The oxygen concentration along the anode and cathode channels is presented in Figure 10 with water concentration. The oxygen concentration at the cathode decreased along the channel due to oxygen consumption by water formation.

Therefore, the water transport through the membrane is very crucial for simulating the water concentration and determining of water content in the membrane.

Figure 11 presents the electro-osmotic mass flux and back diffusion flux across the membrane along each channel. The net flux across the membrane is expressed by the following equation

Net water flux = [ J H 2 O = ( 2 × n d I ( x , y ) 2 F ) ] [ J H 2 O , back diffusion = ( ρ m , dry M m , dry × D w × d λ dz ) ]

It is found that the water molecules at the inlet of the anode channel are transported mostly to the cathode by electro-osmotic drag but the electro-osmotic mass flux decreased along the channel.

As shown the figure, the back diffusion took place at about 30mm away from the inlet and its amount was much smaller than the electro-osmotic mass flux. Therefore the net water mass across the membrane is directed from anode to cathode side.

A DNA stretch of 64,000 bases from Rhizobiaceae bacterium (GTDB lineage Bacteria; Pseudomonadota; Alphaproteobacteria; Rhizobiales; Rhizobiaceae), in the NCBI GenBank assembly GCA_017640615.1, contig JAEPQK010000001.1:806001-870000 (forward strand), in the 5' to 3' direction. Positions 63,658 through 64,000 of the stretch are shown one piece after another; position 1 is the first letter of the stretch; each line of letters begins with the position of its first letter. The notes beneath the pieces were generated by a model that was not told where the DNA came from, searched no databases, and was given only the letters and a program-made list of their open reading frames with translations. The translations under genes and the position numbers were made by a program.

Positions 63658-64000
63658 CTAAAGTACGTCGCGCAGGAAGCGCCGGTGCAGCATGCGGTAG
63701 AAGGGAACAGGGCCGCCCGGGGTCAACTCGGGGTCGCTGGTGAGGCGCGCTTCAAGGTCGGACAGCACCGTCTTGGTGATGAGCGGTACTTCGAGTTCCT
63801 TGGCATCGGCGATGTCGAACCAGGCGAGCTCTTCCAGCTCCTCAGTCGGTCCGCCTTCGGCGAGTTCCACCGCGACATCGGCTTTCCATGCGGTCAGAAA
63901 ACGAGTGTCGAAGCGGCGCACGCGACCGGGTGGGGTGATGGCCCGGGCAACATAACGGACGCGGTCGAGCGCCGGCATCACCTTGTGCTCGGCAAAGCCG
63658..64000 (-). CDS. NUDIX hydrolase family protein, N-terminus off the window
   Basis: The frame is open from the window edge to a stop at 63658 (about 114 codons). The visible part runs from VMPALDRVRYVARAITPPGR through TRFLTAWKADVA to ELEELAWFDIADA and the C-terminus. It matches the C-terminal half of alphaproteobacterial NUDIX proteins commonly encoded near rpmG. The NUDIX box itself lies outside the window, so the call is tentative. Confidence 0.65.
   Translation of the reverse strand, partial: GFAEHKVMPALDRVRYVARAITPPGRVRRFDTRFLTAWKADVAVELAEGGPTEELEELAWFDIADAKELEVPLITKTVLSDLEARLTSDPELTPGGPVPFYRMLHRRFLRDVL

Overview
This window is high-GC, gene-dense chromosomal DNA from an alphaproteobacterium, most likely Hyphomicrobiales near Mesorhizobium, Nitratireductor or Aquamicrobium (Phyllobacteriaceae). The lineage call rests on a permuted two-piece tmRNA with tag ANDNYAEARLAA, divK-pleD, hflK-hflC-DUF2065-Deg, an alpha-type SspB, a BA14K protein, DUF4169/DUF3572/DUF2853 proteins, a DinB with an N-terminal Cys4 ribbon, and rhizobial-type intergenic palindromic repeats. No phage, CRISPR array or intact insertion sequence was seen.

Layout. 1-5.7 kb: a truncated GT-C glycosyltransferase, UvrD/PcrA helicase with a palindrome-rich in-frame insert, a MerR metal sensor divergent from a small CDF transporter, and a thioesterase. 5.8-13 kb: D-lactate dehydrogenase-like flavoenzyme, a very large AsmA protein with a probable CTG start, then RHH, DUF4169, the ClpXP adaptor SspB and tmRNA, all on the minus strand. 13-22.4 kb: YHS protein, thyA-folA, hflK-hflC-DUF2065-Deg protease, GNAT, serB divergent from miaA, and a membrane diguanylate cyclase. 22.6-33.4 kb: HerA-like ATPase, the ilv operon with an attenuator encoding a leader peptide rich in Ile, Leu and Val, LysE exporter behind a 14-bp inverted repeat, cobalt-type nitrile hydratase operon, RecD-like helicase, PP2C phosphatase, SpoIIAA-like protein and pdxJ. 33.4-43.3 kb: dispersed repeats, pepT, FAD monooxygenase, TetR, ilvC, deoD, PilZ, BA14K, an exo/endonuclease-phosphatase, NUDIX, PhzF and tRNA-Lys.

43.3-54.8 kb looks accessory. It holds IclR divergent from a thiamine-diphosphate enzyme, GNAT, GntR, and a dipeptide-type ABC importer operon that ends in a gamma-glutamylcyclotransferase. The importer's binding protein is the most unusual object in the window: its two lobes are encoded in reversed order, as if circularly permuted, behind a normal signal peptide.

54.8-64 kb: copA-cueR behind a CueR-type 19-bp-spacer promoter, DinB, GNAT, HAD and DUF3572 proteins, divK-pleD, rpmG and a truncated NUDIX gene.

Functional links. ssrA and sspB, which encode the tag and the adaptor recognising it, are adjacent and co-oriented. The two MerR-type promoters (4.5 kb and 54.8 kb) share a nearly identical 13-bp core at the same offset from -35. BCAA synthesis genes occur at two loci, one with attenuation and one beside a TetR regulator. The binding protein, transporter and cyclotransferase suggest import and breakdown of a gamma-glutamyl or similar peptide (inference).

The current density on the catalyst layer is presented in Figure 12. As expected, the current density at 1.0 V in Figure 12-(a) is much smaller than that at 0.3V. The current density at the inlet was the highest and decreased along the channel. The highest value of current density at inlet is probably because of the high concentration of hydrogen and oxygen and high electro-osmotic mass flux at the inlet region.

Figure 12-(e) presents the current density (i) - voltage(V) polarization curve for the fuel cell with parallel micro flow channel. The current density increased with decreasing cell voltage. The voltage for the maximum power density as found to be 0.5V was optimal operation condition for fuel cell in this study.

4. Conclusions

Using a single-phase, fully three dimensional simulation model for PEMFC which can deal with both anode and cathode flow, the following conclusions for PEMFC with parallel micro flow channel were obtained.

1)

Hydrogen and oxygen were supplied to the membrane by diffusion mechanism rather than convection transport. Pressure drop was 11 Pa at anode and 22.5 Pa at the cathode flow channel for 0.5V, and a higher pressure drop at the cathode side is thought to be caused by the higher flow rate of oxygen at the cathode.

2)